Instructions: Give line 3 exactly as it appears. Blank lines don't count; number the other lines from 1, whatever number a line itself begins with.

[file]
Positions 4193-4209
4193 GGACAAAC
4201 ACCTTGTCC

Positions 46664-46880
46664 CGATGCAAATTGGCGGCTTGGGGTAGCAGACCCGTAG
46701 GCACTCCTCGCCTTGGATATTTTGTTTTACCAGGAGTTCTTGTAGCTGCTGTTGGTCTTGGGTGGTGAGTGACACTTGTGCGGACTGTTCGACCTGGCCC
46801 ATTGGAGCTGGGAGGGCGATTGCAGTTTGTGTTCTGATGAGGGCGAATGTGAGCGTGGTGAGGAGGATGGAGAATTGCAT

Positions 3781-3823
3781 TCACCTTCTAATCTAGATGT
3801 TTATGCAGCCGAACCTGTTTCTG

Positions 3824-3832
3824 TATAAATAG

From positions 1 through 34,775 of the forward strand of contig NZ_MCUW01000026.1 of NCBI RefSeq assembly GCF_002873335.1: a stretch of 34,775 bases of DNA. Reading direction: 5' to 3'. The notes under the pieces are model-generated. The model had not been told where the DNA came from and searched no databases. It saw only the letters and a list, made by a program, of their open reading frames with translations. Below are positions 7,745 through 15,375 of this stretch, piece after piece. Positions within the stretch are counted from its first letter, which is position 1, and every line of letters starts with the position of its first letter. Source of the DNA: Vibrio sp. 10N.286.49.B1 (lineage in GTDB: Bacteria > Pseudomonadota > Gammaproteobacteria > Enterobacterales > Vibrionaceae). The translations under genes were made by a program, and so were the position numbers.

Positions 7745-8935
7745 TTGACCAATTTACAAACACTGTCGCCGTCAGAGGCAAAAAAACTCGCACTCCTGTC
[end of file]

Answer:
4201 ACCTTGTCC